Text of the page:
Breze Doubles

ProtoView Merges

Corrections or additions?

These articles by Barbara Fox were prepared for the

September 5, 2001 edition of U.S. Newspaper. All rights reserved.

Life in the Fast Lane: Real Soft, Breze, ProtoView

Not every information technology firm is laying off

workers; some fortunate ones are expanding — Real Soft, Breze,

and ProtoView for example. Real Soft has expanded to 11,200 square

feet on Route 130. Breze has doubled its space to nearly 2,200 square

feet on Quakerbridge Road. And ProtoView has merged with another

company

and is moving from 5,000 feet on Route 130 to 15,000 feet at Windsor

Corporate Park.

Real Soft is surviving the current telecom downturn by providing

contract

services, and it has expanded to Crestan Associates’ Cranbury Campus,

a space found by Paul Goldman of Commercial Property Networks. With

450 employees in the United States plus 70 in Bangalore, it has about

24 people at this new headquarters.

A prime vendor for AT&T since 1997, Real Soft is also doing work for

Lucent and IBM — all in networking and development, everything

from C++ to voice over (IVR) support, development, and networking

testing — and it supplies staff through 26 subcontracting

companies.

Rajan Desai, president of Real Soft Inc., has a bachelor’s degree

in chemical engineering from the University of Baroda in India (Class

of ’82) and a master’s in computer science from Texas Tech. In 1991,

after stints with AT&T, Lehman Brothers, and Paine Webber, he started

his business. "I saw the need that there were major corporations

that wanted contract workers," he says.

Often Real Soft is asked to "provision" a new system. This

involves determining what the client needs — cables, power,

access,

satellite license, for instance — and whether the proposed system

will be compatible with existing and contemplated technology, whether

the host country can support the technology, and whether it can handle

anticipated loads. Then it builds a mini-system for the client and

tests it in a micro environment.

Careful attention to team building is one element of Real Soft’s

success.

"Because the technology is constantly evolving the good people

are hard to find," says Sharon Paulmier, account manager.

"Right

now, IVR is hot, and we have had a resurgence of a need for Unix Java

people. We are spread out all over the country, and I spend a great

deal of time on the road, visiting people and managers. I am available

24 hours a day because our people work here 24 hours a day."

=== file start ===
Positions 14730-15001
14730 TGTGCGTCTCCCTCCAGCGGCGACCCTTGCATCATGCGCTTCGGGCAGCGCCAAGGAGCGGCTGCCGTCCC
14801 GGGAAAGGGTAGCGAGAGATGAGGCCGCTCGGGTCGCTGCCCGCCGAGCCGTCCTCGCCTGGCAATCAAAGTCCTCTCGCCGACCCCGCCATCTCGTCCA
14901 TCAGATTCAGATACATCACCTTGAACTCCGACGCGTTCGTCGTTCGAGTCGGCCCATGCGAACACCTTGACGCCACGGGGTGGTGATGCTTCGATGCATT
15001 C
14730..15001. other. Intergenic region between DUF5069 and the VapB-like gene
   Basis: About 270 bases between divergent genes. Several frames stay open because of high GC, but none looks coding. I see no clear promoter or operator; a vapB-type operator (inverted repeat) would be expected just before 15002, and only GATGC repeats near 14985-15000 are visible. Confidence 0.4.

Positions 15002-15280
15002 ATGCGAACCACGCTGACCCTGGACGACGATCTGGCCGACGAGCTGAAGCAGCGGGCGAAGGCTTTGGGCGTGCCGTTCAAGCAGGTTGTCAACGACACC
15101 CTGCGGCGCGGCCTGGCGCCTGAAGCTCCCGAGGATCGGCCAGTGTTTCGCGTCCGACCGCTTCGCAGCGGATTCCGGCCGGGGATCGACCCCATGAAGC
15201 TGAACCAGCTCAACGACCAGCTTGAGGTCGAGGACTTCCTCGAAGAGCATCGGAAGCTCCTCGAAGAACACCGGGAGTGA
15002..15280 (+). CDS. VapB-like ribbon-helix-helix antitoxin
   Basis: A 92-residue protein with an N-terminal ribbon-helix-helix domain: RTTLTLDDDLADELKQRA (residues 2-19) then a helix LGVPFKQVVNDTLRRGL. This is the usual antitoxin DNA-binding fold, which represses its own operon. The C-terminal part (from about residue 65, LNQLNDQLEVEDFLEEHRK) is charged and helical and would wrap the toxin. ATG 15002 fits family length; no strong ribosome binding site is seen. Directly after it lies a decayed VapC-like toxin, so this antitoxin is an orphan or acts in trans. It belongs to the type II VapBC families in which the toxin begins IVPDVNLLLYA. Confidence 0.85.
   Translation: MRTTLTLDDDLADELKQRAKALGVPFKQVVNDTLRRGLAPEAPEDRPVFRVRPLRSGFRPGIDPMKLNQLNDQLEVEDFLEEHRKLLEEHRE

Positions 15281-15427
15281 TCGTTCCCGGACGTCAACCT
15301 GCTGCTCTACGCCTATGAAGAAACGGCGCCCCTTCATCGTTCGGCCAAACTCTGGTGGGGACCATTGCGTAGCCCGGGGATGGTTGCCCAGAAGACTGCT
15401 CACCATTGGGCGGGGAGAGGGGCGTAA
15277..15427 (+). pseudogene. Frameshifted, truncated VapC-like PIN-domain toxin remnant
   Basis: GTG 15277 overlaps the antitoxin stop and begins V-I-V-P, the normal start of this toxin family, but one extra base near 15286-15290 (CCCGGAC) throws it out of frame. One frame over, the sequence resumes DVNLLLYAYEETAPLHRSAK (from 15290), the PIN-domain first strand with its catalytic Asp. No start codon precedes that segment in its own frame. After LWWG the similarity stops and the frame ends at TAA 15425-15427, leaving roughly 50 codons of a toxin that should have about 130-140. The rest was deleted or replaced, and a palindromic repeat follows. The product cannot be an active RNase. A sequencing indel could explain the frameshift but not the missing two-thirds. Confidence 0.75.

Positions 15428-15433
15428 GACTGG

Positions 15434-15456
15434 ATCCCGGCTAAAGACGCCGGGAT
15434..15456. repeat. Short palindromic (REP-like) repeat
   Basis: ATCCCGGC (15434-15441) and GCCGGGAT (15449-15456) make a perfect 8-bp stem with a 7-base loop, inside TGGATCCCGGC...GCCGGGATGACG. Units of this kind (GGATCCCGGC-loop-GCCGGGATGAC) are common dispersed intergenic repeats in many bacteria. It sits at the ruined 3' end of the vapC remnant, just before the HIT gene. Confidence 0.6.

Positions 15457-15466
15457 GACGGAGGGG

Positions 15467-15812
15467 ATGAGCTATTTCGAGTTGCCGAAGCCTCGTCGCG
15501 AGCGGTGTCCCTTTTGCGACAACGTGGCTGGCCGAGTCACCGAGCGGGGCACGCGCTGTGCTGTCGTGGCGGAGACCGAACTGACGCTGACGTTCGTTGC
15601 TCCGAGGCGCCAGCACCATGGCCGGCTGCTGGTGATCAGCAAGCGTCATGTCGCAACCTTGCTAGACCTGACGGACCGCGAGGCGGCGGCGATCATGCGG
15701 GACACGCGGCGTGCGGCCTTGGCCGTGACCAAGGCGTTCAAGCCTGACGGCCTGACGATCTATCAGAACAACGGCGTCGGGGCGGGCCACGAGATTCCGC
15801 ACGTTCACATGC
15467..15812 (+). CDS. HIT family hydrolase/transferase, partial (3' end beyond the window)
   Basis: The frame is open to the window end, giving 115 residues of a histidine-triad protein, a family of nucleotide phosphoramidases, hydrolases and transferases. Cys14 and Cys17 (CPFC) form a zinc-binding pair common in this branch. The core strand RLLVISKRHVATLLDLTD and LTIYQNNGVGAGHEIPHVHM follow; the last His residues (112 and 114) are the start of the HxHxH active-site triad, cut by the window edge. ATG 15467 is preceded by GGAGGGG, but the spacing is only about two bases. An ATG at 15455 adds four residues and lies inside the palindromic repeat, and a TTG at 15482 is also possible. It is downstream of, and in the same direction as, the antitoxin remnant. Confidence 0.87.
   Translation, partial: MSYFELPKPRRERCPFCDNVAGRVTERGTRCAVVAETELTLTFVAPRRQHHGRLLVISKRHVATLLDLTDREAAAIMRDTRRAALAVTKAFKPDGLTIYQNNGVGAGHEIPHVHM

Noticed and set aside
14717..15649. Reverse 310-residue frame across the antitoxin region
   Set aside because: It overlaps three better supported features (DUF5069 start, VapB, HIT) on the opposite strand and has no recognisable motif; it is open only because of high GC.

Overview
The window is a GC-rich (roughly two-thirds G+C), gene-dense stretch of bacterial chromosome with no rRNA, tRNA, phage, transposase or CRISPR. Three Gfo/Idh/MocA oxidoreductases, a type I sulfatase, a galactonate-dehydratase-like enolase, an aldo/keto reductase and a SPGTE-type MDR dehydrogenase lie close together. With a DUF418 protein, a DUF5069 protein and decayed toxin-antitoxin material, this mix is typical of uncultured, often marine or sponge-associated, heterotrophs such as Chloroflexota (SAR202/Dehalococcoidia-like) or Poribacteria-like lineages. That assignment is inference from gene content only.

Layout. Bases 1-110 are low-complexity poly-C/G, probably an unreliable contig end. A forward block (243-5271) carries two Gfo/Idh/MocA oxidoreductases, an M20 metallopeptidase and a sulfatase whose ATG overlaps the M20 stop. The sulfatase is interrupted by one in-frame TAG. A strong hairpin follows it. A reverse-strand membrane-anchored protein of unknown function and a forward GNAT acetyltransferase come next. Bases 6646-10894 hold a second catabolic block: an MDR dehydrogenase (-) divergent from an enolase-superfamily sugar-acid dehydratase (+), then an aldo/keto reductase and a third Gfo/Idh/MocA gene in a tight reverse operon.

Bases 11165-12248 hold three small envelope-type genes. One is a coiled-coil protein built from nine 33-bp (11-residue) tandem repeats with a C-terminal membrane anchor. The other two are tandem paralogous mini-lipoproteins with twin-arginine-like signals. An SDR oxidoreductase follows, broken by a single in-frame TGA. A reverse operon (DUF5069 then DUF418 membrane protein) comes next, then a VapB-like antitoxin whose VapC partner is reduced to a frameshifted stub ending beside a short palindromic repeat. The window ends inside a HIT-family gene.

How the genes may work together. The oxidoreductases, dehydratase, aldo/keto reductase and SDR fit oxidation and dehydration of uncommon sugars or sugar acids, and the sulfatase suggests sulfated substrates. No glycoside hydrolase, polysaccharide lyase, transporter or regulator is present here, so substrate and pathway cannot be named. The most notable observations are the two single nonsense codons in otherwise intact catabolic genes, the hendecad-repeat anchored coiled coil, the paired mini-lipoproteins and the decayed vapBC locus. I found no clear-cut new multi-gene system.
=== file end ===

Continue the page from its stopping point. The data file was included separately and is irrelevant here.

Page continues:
"Most of our people are working in a team format and the dynamics

of the team, strengths and weaknesses, are very important," says

Paulmier. "Certainly keeping client managers happy is part of

my job but so is making sure our employees are feeling appreciated

and resolving any issues they may have. We have an inhouse attorney,

Inderjit Sidhu, to handle not only the contracts and subcontractor

agreements, but also immigration issues."

About half the workers are Asian, many from China but also from other

areas of the Pacific Rim, and there are also contingents from the

Middle East, eastern Europe, and South America. Last year’s winter

party brought together nearly 400 people at Chutney Mary’s on Route

1 in Monmouth Junction.

Real Soft Inc., 2540 Route 130, Cranbury Campus

Suite 118, Cranbury 08512. Rajan Desai, president. 609-436-3636; fax,

609-436-3637. Home page: www.realsoftinc.com

Top Of Page
Breze Doubles

Breze Inc. has doubled in size with a move from

Princeton

Meadows Office Center to 2,200 square feet in the Mercadien Group’s

building on Quakerbridge Road. Counting its contractors, this computer

consulting and software development firm employs 25 people. For

Fortune

500 firms it focuses on electronic commerce and decision support,

as well as on direct marketing.

Both Samir Patel and Rita Patel had had significant careers before

they founded Breze Inc. in 1991. Samir had worked at Digital Equipment

and Hewlett Packard, and Rita had worked at Allied Signal and

Bloomberg.

They cater to a niche market, doing large scale systems for decision

support — data warehousing and data mining. "Breze looks at

a client’s existing data and focuses on maximizing the profit through

efficient and effective analysis, and then presents the results via

web interfaces or other media in a meaningful way," says Jerry

Konecny, vice president of professional services at Breze.

The Patels’ growth strategy is one that many consulting firms try

— but fail — to emulate. Start off with one major client,

a dependable one that preferably is in the Fortune 100 category, and

but don’t depend on that client. Energetically look elsewhere for

new clients. It’s the "don’t put your eggs in one basket"

principle, says Konecny, and many a company has learned this the hard

way. Konecny, a graduate of Honeywell Institute for Information

Sciences

in New York, joined the company last year after 17 years with AT&T

and extensive work for General Electric in Piscataway.

For instance, Breze’s initial major client was Bristol-Myers Squibb.

Until a year ago, the B-MS business was responsible for more than

50 percent of revenues. Now B-MS represents just one-third of the

business — an achievement of which Konecny can be proud.

"Since

last year we have acquired sufficient numbers of new clients so that

Bristol-Myers Squibb no longer makes up more than half of the

business,"

says Konecny.

"For any business to succeed, you need to diversify your client

base," he cautions. He points out that you become more valuable

to other clients if you have a variety of solutions in your portfolio.

And you are investing in the leading edge technologies when you train